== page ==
Maybe you could also try to train a model for recognizing fake news. You can find some ideas on the approach in work by Kai Shu, Depak Deepak Mahudeswaran, and Huan Liu. Some other useful sources are a Data Flair project or this one, which you can do in R or maybe recreate in Python.
4. Type of People on the Postage Stamps
If you’re interested in introducing more equality regarding occupation, race, or gender representation on the postage stamps, this project could be for you. The idea is to use the Wikipedia API to get the list of people on the postage stamps, e.g., in the USA. You can also do that for some other countries, even the whole world. Maybe even compare data across the countries to see how they compare. One of the ideas is also to connect this data with the inequality data. It would be interesting to see how the inequality of representation on the postage stamps correlates with the country's economic inequality.
There’s a project that analyzes the types of people celebrated by the countries on their currency. I think you can get some good ideas about the approach and visualization for your project.
5. Predicting Book Sales
The Amazon API is a great tool for this project. From it, you can get data about book sales. For example, you can analyze sales across genres, publishers, writers, number of pages, price, number of reviews, ratings, and so on.
Once you get the data and analyze it, you can predict the parameters your book has to satisfy to be a bestseller. If you need ideas on approaching and visualizing this project, you can go through this 20-page work published on ResearchGate.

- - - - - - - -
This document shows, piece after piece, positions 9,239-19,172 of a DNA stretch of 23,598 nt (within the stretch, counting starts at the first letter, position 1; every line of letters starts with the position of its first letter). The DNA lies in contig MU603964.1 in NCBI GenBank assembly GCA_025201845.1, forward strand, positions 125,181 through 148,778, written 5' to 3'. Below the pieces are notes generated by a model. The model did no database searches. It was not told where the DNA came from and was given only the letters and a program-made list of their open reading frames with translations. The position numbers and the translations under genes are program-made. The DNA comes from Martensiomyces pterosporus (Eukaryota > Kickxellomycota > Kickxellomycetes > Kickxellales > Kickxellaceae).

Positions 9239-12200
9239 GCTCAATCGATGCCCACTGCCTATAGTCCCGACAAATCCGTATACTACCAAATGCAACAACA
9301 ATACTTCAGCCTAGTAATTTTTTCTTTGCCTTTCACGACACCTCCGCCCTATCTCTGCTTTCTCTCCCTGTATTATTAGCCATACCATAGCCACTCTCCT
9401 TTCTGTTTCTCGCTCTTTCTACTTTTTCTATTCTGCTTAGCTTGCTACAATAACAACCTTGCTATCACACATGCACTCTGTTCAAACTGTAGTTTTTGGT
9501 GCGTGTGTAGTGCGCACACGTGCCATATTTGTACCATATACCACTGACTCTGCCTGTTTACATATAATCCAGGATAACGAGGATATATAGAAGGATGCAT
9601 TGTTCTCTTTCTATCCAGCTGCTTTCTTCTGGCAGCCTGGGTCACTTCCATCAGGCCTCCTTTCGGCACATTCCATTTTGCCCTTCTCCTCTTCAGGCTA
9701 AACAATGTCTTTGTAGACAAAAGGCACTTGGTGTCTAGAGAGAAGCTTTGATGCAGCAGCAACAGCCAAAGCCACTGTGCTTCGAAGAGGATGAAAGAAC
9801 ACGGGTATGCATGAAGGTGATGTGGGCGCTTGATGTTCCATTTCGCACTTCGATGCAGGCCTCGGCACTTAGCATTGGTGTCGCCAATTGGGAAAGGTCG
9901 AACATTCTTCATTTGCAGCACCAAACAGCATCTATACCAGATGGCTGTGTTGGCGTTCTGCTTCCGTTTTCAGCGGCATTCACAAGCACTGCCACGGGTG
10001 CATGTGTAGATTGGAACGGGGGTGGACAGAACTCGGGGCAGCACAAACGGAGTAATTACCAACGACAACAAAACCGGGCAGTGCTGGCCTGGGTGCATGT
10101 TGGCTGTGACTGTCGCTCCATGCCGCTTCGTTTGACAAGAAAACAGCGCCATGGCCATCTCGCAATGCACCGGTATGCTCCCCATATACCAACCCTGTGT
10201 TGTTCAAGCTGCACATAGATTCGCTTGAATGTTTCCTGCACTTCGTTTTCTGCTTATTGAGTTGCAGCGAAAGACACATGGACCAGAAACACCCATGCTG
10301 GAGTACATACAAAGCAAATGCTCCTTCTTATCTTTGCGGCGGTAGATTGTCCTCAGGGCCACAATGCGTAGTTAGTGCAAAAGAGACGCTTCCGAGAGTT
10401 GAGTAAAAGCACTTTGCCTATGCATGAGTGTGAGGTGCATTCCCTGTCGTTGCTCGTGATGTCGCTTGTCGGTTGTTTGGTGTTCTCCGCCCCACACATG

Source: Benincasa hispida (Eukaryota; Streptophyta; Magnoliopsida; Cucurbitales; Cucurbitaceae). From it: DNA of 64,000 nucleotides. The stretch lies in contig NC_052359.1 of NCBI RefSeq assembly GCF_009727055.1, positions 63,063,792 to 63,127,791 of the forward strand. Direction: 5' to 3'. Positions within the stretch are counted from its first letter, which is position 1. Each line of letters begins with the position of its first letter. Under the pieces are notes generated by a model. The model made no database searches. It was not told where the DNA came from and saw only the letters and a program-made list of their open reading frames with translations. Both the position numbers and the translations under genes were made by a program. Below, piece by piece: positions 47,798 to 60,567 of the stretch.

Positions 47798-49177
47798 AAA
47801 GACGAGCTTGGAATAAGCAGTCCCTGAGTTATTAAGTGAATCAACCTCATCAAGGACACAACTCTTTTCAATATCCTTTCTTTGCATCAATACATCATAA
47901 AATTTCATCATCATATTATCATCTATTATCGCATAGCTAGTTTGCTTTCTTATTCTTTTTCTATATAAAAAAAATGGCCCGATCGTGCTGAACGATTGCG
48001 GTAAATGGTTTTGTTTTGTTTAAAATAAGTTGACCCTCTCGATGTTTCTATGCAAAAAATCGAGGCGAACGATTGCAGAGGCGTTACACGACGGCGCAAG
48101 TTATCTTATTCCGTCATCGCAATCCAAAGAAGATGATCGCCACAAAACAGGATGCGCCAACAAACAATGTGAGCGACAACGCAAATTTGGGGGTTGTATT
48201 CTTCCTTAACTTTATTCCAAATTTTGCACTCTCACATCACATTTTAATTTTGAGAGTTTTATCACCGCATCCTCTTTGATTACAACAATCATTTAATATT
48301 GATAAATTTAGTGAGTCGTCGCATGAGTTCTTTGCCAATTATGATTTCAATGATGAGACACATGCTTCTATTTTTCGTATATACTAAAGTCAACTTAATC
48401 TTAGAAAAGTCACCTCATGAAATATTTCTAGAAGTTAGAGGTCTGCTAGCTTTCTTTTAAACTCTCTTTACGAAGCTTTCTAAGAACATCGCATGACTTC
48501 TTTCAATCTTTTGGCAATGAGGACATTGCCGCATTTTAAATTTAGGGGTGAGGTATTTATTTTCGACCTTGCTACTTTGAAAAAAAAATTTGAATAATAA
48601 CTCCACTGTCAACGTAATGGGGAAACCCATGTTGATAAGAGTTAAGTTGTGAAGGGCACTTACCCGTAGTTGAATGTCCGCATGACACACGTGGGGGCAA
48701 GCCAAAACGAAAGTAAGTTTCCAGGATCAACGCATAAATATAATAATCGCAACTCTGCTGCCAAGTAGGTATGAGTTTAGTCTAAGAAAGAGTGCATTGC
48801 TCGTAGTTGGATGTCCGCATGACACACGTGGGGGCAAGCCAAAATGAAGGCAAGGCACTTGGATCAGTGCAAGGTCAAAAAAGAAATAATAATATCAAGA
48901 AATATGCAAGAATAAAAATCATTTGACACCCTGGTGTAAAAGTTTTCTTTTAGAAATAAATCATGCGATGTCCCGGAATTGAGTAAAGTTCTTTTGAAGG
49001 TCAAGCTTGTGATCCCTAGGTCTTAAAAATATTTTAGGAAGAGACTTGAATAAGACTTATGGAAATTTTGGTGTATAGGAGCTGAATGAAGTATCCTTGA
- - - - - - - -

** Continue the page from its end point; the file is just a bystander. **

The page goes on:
6. Create Your Own Project
You shouldn’t limit yourself to these five projects, of course. I strongly advise you to come up with your own data analytics project ideas. When you think of a project, think of the following:
- Goal: The project's goal should be to create something using modern data science and something that users would like.
- Make it Interesting and User-Friendly: This usually means building an interactive model and having a visualization.
- Ideas: A good source of inspiration for projects and visualization is dataisbeautiful subreddit.
- Replicate & Invent: Try to replicate the ideas you find there or use them to come up with your own twist on the project.
The project factors that will help you stay up-to-date as a data scientist are:
- Using an API to collect data
- Using some visualization library to create graphics
- Post your work on the subreddit to get feedback
I’m sure any of these projects will challenge you to use your current knowledge and also try something new fully. When choosing a project, it’s vital that it leads to something tangible and that you also have some fun along the way. That’s why I tried to select projects that touched different areas of our lives.
What these projects all have in common is that they make you use all the fundamental data science techniques and skills. Using them is the best way to keep in touch with those skills.
If you can use these projects to think of some even better and more interesting ones, even better. Imagination is also an important but often overlooked data science skill. But make sure that the project also challenges your other data science skills.
Nate Rosidi is a data scientist and in product strategy. He's also an adjunct professor teaching analytics, and is the founder of StrataScratch, a platform helping data scientists prepare for their interviews with real interview questions from top companies. Connect with him on Twitter: StrataScratch or LinkedIn.